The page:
Natural Disaster Resources for Small Businesses

Can your company bounce back after an emergency? Learn how to create a business disaster plan that protects your customers, clients, and property.

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From storm damage to pandemics, navigating unexpected disruptions is critical for business resilience. Unfortunately, “Up to 40% of businesses never reopen after a disaster," according to the Federal Emergency Management Agency (FEMA).

You can avoid being part of that statistic by preparing for disturbances using free toolkits, templates, and resources. Learn how to create a business disaster plan that helps you stay safe and connected during an emergency.


Why does your business need to prepare for a disaster?

You’ve spent a lot of time building your business and securing consumers’ trust. Yet, within minutes a natural disaster can wipe out a lifetime of hard work. Even if your location survives, you may be forced to evacuate for an extended period.

The economic losses and potential reputational damage create huge obstacles for small companies. While it's tough to predict the weather, you can and should anticipate your response to an emergency. Doing so provides peace of mind for owners, employees, and customers.

Plus, disaster preparedness planning puts all essential details at your fingertips so you can act quickly without leaving important decisions for the last minute.


What are some types of disasters that might affect your business?

People in certain zones, such as flood plains, hurricane-affected areas, or tornado alley, prepare for disaster-specific threats. Yet, power outages or widespread computer hacking can occur at any time.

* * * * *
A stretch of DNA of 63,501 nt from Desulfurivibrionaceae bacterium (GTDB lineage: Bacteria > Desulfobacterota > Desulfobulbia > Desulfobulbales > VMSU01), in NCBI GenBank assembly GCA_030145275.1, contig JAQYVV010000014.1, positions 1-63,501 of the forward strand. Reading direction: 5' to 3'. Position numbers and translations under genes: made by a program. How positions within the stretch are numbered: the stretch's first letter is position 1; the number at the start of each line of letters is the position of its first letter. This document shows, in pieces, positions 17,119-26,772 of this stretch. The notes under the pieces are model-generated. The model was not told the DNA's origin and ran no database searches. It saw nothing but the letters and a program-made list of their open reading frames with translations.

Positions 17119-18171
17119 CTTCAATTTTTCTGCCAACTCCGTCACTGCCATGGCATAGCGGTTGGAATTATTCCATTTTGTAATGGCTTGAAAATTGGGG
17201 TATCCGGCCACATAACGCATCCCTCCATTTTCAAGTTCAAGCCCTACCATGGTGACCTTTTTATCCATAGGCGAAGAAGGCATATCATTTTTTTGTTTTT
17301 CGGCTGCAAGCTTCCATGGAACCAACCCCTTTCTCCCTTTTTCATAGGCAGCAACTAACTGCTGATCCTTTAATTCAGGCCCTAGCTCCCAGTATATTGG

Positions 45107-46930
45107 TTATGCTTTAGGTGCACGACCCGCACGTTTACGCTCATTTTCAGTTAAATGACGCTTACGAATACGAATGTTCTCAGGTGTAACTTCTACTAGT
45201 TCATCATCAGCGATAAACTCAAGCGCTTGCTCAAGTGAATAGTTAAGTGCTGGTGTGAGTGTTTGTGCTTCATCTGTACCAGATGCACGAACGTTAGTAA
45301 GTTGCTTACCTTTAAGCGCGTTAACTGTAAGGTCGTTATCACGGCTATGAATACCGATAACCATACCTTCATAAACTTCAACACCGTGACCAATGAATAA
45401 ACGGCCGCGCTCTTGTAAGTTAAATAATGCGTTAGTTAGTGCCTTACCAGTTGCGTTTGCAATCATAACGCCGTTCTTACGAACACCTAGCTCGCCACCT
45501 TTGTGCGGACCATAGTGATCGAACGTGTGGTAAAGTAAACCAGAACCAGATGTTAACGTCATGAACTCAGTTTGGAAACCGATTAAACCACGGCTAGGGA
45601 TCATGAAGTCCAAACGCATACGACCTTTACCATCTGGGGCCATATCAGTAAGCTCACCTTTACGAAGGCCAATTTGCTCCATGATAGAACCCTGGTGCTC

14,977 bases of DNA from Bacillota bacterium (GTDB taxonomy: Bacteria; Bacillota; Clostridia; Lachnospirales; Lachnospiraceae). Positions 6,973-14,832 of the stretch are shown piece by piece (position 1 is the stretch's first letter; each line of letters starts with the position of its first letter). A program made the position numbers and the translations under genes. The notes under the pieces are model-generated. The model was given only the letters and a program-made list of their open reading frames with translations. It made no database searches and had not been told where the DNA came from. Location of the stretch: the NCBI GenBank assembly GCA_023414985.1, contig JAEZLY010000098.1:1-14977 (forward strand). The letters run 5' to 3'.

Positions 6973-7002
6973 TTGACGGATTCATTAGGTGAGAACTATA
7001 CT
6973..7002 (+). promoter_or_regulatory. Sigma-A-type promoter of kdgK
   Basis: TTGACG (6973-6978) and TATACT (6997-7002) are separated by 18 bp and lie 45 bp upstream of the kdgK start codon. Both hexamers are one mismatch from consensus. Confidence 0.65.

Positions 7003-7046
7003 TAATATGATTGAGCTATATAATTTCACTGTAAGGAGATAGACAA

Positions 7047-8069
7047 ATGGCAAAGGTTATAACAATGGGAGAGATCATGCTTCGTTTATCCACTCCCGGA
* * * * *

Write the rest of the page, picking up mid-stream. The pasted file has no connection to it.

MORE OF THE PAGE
Ready.gov classifies hazards into these four categories:

  • Natural hazards: Earthquakes, hurricanes, wildfires, tornadoes, floods, severe storm-related damage.
  • Health threats: Outbreaks of the flu, COVID-19, or other severe illness affecting staff, customers, and suppliers.
  • Human-caused hazards: Accidental fires or hazardous waste spills, acts of violence, or other human-created situations.
  • Technology-related threats: Power surges and outages, equipment failure, cybersecurity crimes, or data breaches.

5 tips for preparing for a disaster

How you respond to a crisis often determines your success at overcoming it. By assessing risks, reducing potential impact, and preparing to act fast, you can improve your company's chance of survival.

Businesses complete thorough evaluations such as:

  • Risk management assessment: Outline all potential threats to your property, employees, and customers and determine each occurrence's probability.
  • Business impact analysis (BIA): Review potential outcomes, list who and what is affected, and use your BIA to brainstorm recovery efforts.
  • Business continuity plan (BCP): A complete strategy prioritizing critical business functions and identifying a process to return your business operations to normal.
  • Disaster recovery plan (DRP): Your DRP is a chapter in your BCP. It specifies how you’ll recover your business hardware, data, and equipment in the days following a disaster.

Use these five tips to develop a solid plan of action that will guarantee business continuity regardless of the emergency that strikes your company or area.

1. Above all else: Ensure the safety of your employees and customers

Keeping people safe isn’t just good business; it’s the moral thing to do. Along with response timelines for how you react to a tornado siren or evacuation orders, you need a blueprint to train employees for various situations.

Your staff should know where and how to access your business disaster plan documents and have a shared community space, whether virtual or on-site, to receive alerts or guidance on ongoing situations.

Start with a communications strategy, outlining the chain of command and expected actions. Your plan should designate how and when you’ll reach out to customers, employees, and suppliers.

An illustration of the main parts of a crisis communication plan.

Create a crisis communication plan that informs different audiences quickly and effectively. Source: danshepherdpr.com.

2. Have a social media plan ready

As we’ve seen with COVID-19, people expect businesses to keep them updated, and social media is the quickest way to reach your audience.

Identify the person who will oversee your social media communications during an emergency and list:

  • A backup person for that job
  • Each social media site and password
  • Mandatory posts for closures or other important information
  • A general timeline for posting multiple messages on each channel
  • Response times for social media customer service

3. Purchase the correct insurance